This is still *very* much a rough draft, but it's probably better to review that the previous patch. One big caveat, I know I have an iteration bug in here somewhere that is inf-looping. Just ran out of steam debugging it, will pick it back up again later today to shake it out.

Maybe splicing a block into it current position will create a loop?

Some random notes:

- Please add a description of the algorithm.
- Please add a comment to the BlockChain class.
- Use a separate anonymous namespace per class, and don't indent for the namespace.

+BlockChain *BlockPlacement2::CreateChain(MachineBasicBlock *BB) {
+ Chains.push_back(BlockChain(BlockToChain, BB));
+ BlockToChain[BB] = &Chains.back();
+ assert(ActiveChains.insert(&Chains.back()));
+ return &Chains.back();
+}

Whoa, you are storing pointers into a growing vector. You should at least assert(Chains.size() != Chains.capacity()) before pushing.

+ RequiredChain->BBEnd = ++MachineFunction::iterator(From);

Does C++ allow this these days? I would prefer llvm::next(MachineFunction::iterator(From))

Note that MachineFunction::iterator decays into an MBB pointer, so you can say FI->canFallThrough() and AnalyzeBranch(*FI...)

+ WeightedEdge WE = { BaseFrequency * MBPI->getEdgeProbability(From, To),

Did we add API for this computation? We intended to add a function that computes this and saturates on overflow etc.

Still, for the test cases that don't tickle the iteration bug, it generates beautiful, well laid out code. =]

I am sure others have strong opinions about the algorithm :wink:

I would like to see a more explicit handling of loop layout. There is a tradeoff between entering the loop with a branch, and having the exit block last. It is not clear to me that this algorithm handles that properly.

I agree. The current CodePlacementOpt pass handles blocks layout within a loop. The new BB placement optimization should be integrated with it.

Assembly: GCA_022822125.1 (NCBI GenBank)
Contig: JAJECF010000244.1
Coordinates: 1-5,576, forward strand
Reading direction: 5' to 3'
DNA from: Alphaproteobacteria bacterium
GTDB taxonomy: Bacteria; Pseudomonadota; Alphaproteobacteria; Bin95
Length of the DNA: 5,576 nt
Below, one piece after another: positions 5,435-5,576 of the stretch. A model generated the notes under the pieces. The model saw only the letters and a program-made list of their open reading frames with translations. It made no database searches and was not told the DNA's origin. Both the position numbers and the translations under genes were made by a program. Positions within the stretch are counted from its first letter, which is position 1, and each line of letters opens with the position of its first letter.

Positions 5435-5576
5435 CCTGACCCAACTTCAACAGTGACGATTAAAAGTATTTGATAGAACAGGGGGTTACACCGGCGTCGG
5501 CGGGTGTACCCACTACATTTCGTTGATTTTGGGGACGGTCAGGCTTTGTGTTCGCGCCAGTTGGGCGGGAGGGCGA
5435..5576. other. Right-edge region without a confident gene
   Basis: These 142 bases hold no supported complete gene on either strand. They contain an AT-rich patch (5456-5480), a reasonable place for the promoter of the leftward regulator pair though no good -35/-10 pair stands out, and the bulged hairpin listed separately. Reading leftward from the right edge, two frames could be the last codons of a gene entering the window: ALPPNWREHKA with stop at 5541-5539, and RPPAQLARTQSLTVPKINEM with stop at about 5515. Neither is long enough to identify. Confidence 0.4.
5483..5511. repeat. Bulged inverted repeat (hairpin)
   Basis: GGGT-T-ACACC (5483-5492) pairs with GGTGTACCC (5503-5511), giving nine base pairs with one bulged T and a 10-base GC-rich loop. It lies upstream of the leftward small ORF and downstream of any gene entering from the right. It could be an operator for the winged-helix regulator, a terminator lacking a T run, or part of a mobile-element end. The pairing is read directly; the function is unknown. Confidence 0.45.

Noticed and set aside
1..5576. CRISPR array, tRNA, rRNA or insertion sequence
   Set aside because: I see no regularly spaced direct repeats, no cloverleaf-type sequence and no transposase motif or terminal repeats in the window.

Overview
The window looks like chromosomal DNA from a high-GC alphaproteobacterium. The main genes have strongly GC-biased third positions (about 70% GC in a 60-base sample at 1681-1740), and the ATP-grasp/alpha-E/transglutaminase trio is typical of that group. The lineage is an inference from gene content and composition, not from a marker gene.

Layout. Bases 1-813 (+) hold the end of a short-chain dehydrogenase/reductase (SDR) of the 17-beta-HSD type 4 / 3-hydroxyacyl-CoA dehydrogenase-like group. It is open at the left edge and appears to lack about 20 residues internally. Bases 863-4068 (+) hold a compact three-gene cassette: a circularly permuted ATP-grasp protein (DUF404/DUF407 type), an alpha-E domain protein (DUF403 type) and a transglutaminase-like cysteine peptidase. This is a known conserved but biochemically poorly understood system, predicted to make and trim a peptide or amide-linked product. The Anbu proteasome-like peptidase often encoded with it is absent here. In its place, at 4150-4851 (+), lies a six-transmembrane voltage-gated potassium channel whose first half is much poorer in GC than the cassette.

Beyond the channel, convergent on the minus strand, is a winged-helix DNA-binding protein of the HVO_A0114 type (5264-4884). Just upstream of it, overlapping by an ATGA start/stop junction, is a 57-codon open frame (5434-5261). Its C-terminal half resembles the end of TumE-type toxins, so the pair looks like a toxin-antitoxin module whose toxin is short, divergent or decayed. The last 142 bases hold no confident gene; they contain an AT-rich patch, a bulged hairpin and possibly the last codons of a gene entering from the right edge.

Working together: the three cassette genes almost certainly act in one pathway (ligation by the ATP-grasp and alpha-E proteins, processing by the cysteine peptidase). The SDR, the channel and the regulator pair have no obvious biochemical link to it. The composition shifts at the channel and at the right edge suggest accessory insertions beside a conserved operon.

Evan

This is still *very* much a rough draft, but it's probably better to review that the previous patch. One big caveat, I know I have an iteration bug in here somewhere that is inf-looping. Just ran out of steam debugging it, will pick it back up again later today to shake it out.

Some random notes:

- Please add a description of the algorithm.
- Please add a comment to the BlockChain class.
- Use a separate anonymous namespace per class, and don't indent for the namespace.

...

Note that MachineFunction::iterator decays into an MBB pointer, so you can say FI->canFallThrough() and AnalyzeBranch(*FI...)

+ WeightedEdge WE = { BaseFrequency * MBPI->getEdgeProbability(From, To),

Did we add API for this computation? We intended to add a function that computes this and saturates on overflow etc.

Overflow is handled transparently in the overloaded BlockFrequency::operator*(BranchProbability). But you could use the existing API anyway by adding a helper to MachineBlockFrequencyInfo calling BlockFrequencyImpl::getEdgeFreq(Src,Dst).

Still, for the test cases that don't tickle the iteration bug, it generates beautiful, well laid out code. =]

I am sure others have strong opinions about the algorithm :wink:

I may be one of those others ;-). Although handling SCCs (loops) probably saves Chandler's design from going too far off the rails. I don't remember that being in the published algorithm.

I would like to see a more explicit handling of loop layout. There is a tradeoff between entering the loop with a branch, and having the exit block last. It is not clear to me that this algorithm handles that properly.

How do you ensure that BlockChains start at loop headers?

How do you ensure that loop exits are laid out following the loop body, especially in the presence of critical edges?

Why not layout blocks according to MachineLoopInfo? The SCC abstraction seems overly generic and unnecessary.

When you merge chains, why don't you delete the edge between the chains?

Why do you run profile guided block layout after the existing CodePlacementOpt? Shouldn't it be the other way around so that CodePlacementOpt can cleanup loops, which BlockPlacement2 doesn't handle well? I think the answer is that BlockPlacement2 actually depends on loops being laid out sensibly before running, but that needs to be explained.

Be careful about placing too much trust in the behavior of branch probabilities. They go out of whack when they saturate.

Second, you should handle blocks that can never fall through (indirect branches from jump tables). There is no need to try to place their successors.

Please put this under some flag for now. Enabling it by default opens up a whole set of issues that are premature to discuss. Until the overall code layout strategy is more coherent, people will only want to enable profile guided layout when they have complete profile info, or really need to take full advantage of builtin expect. If you're not one of those people, you'll want to leave this disabled to avoid unnecessary misery when debugging generated disassembly, and reduce the number of places that codegen makes semi-random decisions that perturb the code.

Otherwise, the code looks nice! Good comments.

-Andy

Thanks for all of the comments Andy and Jakob. A new patch is attached that is much less of a rough draft. Sorry for any confusion due to the early state of the patch.